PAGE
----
It follows, then, that the best way to maximize our output in a WFH environment is to better know our personalities – and those of our dispersed colleagues.

An efficient (and intriguing) way to manage this personality wrangling is via the tried-and-tested Myers-Briggs Type Indicator (MBTI). Generally regarded as one of the most accurate personality tests out there, the MBTI is widely applied within the business world, with 89 of the Fortune 100 companies utilising it.

“The MBTI is deceptively simple, but it’s also an extremely useful way to see how team members are inherently different, and how you can work together more successfully,” says occupational psychologist John Hackston, Head of Thought Leadership at the Myers-Briggs Company. “It’s a means to boost productivity in people, increasing their engagement and making them generally happier in their work.”

In other words, the MBTI might just be the key to turning your remote team into a smooth autonomous unit.

The 16 personality types and their traits

Based on Carl Jung’s Theory of Psychological Types, the MBTI is a self-reported personality survey that has been around in various shapes and forms since the 1940s. Respondents answer a series of simple questions about their feelings and preferences, eventually aligning with one of 16 personality types.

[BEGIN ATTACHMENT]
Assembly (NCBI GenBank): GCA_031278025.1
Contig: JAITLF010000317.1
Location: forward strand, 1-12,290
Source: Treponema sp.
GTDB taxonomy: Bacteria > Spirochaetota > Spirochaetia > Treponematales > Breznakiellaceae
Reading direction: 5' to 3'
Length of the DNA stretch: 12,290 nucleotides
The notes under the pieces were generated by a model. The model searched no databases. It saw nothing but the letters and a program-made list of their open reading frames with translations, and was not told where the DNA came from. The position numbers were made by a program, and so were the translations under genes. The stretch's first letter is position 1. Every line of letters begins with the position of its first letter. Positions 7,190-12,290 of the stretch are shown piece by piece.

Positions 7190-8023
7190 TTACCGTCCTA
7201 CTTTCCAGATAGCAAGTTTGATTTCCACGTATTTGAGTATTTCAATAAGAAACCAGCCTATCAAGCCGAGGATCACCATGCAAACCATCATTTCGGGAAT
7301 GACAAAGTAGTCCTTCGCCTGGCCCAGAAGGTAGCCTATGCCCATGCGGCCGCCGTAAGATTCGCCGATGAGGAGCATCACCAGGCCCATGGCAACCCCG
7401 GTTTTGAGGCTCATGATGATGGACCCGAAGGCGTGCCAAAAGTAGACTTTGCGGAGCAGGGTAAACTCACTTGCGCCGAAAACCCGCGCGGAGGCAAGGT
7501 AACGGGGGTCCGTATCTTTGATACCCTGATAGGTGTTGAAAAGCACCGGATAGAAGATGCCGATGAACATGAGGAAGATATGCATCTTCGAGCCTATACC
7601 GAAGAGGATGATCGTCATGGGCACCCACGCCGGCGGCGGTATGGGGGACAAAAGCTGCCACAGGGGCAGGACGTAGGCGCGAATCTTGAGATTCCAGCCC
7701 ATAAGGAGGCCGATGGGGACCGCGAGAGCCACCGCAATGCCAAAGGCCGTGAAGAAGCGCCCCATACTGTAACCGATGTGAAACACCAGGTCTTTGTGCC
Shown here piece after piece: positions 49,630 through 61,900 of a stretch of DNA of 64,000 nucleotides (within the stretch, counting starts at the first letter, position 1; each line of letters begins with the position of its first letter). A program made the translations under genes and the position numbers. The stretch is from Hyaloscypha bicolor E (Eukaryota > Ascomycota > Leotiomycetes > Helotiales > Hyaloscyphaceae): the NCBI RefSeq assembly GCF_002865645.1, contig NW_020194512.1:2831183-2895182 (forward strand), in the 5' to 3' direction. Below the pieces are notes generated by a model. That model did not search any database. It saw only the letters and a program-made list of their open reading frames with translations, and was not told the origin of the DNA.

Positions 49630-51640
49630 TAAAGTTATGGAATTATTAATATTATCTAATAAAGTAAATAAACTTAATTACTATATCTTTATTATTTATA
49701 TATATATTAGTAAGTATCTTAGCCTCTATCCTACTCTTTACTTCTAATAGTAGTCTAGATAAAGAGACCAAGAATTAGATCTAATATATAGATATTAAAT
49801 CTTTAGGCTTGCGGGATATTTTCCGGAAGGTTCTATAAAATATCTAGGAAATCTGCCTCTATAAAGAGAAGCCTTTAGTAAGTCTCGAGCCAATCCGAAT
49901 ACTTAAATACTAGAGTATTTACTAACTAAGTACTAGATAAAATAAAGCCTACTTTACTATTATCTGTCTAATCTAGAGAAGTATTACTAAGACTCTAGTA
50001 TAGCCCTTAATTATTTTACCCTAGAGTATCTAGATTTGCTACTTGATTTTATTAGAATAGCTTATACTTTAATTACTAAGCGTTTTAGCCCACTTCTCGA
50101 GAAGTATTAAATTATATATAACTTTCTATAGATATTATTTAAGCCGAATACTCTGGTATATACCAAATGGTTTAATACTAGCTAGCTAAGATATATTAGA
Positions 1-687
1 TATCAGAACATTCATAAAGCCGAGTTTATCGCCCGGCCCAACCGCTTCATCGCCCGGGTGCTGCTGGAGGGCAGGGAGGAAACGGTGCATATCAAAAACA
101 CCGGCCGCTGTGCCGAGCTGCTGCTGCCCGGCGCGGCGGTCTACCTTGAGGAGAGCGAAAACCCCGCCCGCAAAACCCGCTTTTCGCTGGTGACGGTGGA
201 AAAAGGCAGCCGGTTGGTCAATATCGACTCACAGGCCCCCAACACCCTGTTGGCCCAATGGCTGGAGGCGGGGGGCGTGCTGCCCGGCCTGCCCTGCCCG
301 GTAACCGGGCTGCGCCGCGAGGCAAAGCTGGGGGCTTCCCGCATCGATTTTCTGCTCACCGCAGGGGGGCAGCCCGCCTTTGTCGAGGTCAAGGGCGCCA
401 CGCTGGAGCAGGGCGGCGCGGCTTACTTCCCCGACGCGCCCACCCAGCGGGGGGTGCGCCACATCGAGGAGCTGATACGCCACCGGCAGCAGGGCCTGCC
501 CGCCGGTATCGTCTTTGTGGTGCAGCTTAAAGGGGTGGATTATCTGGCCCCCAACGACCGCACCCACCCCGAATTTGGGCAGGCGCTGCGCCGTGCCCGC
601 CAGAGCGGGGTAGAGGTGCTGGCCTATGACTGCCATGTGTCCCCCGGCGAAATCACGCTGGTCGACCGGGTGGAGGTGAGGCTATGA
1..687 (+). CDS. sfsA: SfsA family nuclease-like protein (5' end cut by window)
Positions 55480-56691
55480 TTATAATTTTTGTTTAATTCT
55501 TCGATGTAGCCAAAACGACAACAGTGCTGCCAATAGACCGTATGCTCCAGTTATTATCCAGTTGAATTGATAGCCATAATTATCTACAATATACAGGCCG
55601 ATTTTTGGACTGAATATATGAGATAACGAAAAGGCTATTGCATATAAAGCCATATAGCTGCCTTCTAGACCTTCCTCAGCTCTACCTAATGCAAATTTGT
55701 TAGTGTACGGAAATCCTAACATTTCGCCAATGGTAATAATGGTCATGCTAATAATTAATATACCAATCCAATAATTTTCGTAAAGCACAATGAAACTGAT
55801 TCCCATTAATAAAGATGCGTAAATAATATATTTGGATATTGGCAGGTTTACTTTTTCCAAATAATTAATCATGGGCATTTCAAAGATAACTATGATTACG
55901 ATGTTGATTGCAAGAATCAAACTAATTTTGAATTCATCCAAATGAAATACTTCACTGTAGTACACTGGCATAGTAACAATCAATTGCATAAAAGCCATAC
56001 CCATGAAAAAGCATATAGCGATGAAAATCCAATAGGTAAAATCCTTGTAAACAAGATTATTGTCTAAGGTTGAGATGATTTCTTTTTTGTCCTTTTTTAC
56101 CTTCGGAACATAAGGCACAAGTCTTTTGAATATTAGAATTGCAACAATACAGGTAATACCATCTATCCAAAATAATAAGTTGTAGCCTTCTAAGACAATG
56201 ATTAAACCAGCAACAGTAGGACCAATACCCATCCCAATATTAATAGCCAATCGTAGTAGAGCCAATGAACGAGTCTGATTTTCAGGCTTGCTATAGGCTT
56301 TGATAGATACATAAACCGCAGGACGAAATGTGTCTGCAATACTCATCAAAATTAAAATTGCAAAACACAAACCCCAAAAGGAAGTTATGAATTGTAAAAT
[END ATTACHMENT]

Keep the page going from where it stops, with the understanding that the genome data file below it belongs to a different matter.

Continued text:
Each of these types is identified by four letters, starting with an E or an I (for extrovert/introvert) followed by S or N (sensibility/intuition), T or F (thinking/feeling), and finally a J or a P (judgment/perception). Each type also has a descriptor, e.g., “the analyst,” to further characterize the personality type in action.

Once you know your team members’ types, the thinking goes, you can better assign them to projects which match their preferences, proficiency, and proclivities. You can also communicate more effectively if you have a better idea of how people process information.

To get started, take the official Myers-Briggs test here (or try a similar free questionnaire, recommended by psychologists here), then check out our expert guidance below on how to work with each personality type. Continue reading